Friday, December 7, 2012

Compass of Pleasure and Sleights of Mind

Version 0.5

A Comparative Review of The Compass of Pleasure by David Linden and Sleights of Mind by Stephen Macknik, Susana Martinez-Conde, and Sandra Blakeslee in Light of the Twitter

Now I realize that I probably bit off more than I can chew. I definitely feel like there is a unifying thread running through these 2 books and some of the recent research that I have been reviewing on Twitter, but it's rather hard to figure out how to weave the thread into words. It involves the unified focus of human consciousness. In other words, we really only think clearly about one thing at a time, and that's why research based on sampling of the Twitter on a broad scale is doomed to failure.

In The Compass of Pleasure, the primary focus was on the group of brain circuits that are frequently involved with pleasure responses and addictive behaviors. This was kind of a magic lever (with a deliberate play on the next book) into human behaviors, but the contributions from elsewhere in the brain were nebulous and far from clear. Being able to sample random signals going through other parts of the brain is kind of meaningless, as though you had a few random samples of neural responses and chemical samples from responses that are actually connected, but there is no way to explain the connections. You might detect that one particular neuron in the visual cortex is responding to a vertical line, while another fairly close neuron is responding to a movement, and somewhere else in the brain there is a clear signal that is activating a movement in the right leg, but the fact that these are all connected is not going to be something that can be inferred from this kind of data. Random sampling is wrong. You need highly directed searching, even if you have an anchor point such as the pleasure circuits.

In Sleights of Mind the the key notion is that magicians manipulate your mental focus so that you are mentally locked into the place where the trick is not taking place. In fact there's sometimes even automatic inhibitions of neighboring neural areas to help you focus on the place where the magician has specifically persuaded you to go with your mind's focus of attention. Often that involves friendly and empathic feelings that cause any human to respond to the interest expressed by other people, but feelings that are deliberately manipulated by the magician. The classic example is when one person stares up, and other people stop and stare in the same direction to see what it is. It's kind of like a shared social focus, though the authors used a more precise term for it (which I've already misplaced).

The intersection with Twitter is that no amount of analysis of random samples of tweets is going to produce anything useful. The metaphor is strained, but I think it's like having reports of the activities of random neurons from a brain. There are patterns to be found in the Twitter information, but your disconnected like the links between distance neurons. Again, the key is intelligent search. The hashtags can be clues, but even there things are very mobile. There are multiple competing foci among the hashtags and only a few of them ultimately rise to high levels of activity and visibility on Twitter. I'm not actually convinced that any of the information flowing around Twitter really amount to any decision points., but that is evidently what the people who are studying Twitter think they are looking for. Even President Obama was involved with Twitter this last week. I think he was just wasting his time, but he deserves some recreational time, too.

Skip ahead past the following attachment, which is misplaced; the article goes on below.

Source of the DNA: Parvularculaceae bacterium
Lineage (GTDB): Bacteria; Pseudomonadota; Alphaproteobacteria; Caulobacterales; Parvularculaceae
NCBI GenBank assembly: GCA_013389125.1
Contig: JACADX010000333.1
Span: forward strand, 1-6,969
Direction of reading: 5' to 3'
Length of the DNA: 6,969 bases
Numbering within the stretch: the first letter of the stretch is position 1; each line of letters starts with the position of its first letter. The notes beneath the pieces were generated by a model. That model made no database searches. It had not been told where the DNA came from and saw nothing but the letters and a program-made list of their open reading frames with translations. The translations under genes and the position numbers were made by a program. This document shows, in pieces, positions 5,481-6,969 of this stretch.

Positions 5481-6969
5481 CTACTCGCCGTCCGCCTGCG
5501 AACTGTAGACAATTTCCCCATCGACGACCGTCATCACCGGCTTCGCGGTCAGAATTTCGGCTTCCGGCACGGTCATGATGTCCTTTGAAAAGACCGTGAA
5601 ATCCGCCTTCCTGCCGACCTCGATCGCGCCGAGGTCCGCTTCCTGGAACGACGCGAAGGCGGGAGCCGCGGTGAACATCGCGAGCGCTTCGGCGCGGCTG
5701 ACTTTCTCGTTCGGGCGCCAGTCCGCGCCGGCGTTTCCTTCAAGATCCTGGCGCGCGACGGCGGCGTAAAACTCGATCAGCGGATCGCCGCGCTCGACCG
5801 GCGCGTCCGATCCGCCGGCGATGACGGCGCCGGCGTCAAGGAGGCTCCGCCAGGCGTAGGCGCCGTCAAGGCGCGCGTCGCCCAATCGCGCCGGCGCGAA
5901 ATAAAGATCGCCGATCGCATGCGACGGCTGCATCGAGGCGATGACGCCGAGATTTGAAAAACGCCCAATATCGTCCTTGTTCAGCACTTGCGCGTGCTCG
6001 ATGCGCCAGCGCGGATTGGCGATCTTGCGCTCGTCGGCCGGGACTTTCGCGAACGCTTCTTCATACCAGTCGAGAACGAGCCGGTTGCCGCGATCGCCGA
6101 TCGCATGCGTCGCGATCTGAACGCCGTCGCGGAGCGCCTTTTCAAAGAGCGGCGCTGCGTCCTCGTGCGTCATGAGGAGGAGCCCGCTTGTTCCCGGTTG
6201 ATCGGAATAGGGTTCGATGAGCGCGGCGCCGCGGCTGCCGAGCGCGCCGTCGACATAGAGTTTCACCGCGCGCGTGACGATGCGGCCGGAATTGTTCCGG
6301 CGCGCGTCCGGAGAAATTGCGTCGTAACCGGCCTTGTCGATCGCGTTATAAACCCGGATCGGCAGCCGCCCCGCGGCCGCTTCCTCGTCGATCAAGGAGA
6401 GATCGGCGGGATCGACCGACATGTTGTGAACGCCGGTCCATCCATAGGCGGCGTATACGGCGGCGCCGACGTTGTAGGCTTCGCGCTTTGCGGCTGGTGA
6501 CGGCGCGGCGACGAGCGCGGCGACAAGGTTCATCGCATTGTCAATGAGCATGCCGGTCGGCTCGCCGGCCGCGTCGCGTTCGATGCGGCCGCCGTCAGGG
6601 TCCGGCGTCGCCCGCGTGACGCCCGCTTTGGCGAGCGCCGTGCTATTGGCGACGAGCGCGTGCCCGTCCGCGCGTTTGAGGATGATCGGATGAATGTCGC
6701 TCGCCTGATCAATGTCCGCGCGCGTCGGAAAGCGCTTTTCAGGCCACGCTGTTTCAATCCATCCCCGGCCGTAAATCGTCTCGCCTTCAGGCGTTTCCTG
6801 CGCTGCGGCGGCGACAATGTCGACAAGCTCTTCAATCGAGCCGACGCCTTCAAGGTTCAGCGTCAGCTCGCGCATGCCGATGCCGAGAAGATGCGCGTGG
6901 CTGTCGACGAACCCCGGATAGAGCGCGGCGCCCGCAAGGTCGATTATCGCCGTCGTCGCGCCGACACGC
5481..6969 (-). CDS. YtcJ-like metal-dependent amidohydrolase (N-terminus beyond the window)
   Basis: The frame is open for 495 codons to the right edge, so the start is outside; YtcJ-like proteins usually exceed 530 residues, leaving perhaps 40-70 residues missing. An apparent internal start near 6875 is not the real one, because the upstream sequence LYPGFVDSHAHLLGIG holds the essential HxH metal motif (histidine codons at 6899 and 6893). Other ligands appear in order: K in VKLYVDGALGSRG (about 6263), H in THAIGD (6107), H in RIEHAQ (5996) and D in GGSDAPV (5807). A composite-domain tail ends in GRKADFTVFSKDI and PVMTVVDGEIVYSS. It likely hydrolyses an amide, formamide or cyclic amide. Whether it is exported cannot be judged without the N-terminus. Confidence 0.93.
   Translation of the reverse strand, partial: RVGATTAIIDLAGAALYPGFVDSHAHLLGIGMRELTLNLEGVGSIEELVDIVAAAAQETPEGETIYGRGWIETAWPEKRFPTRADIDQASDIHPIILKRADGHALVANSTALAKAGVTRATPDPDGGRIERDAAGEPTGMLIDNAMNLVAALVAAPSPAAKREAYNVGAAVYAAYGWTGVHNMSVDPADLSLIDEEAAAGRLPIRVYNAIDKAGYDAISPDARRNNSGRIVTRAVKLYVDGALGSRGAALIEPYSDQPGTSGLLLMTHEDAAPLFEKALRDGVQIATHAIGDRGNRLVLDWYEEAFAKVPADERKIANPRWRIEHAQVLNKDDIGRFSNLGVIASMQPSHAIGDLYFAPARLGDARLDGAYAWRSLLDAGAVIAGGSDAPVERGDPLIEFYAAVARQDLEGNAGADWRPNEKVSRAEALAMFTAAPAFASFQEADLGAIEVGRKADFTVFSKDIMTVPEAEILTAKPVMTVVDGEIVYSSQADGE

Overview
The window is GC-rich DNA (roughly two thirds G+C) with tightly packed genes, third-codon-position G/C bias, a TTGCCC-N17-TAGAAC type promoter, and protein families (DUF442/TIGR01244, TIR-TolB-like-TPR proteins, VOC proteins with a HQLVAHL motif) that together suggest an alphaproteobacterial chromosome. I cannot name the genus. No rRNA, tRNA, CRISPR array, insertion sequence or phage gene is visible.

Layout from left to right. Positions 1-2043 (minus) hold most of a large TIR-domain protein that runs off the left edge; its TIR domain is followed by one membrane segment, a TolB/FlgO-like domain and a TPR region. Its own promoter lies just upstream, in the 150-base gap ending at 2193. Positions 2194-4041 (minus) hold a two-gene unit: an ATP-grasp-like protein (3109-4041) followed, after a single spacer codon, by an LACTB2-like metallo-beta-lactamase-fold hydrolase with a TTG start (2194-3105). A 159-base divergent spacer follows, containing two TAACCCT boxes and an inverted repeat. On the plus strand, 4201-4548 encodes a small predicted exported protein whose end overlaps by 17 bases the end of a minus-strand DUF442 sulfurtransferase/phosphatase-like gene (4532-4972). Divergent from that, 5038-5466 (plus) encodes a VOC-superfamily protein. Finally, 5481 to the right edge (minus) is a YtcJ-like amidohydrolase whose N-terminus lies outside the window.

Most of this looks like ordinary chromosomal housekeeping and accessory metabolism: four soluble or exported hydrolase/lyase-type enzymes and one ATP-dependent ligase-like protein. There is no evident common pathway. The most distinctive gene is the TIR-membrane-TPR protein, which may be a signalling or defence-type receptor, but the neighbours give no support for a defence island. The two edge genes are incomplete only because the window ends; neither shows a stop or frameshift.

These ideas are actually linked back to my current thinking abut the recent election, where I am now feeling that the race between Obama and Romney was essentially the distracting focus that the magicians wanted you to look at, but far away from the the real action. Now I'm beginning to think the key thing was that all of that SuperPAC money wasn't really being wasted, though that is now the "magicians' patter" (from the pundits) about the election. In actuality, the money was effectively bribing the mass media to continue playing the election game in the same old way. Sure, it looks like the Romney got essentially nothing for a billion dollars, but especially in the swing states and in some key districts, the large flows of campaign advertising must have been enormous windfall profits for someone. I read that the nonpublic SuperPACs had to pay as much is 10 times the low basic rates that were guaranteed to the official advertising of the candidates. The money didn't disappear like a magic trick, and whoever got it will be glad to get more from the next election...

Not sure what insights to draw from this comparative review, such as it is. My problem remains that I'm fundamentally a replay machine, just executing the mental models that have been created by the real authors. It's not that I don't have anything to say, even when I can say it relatively easily using voice dictation (which I used for most of this post), but I'm more like a mirror than a light source.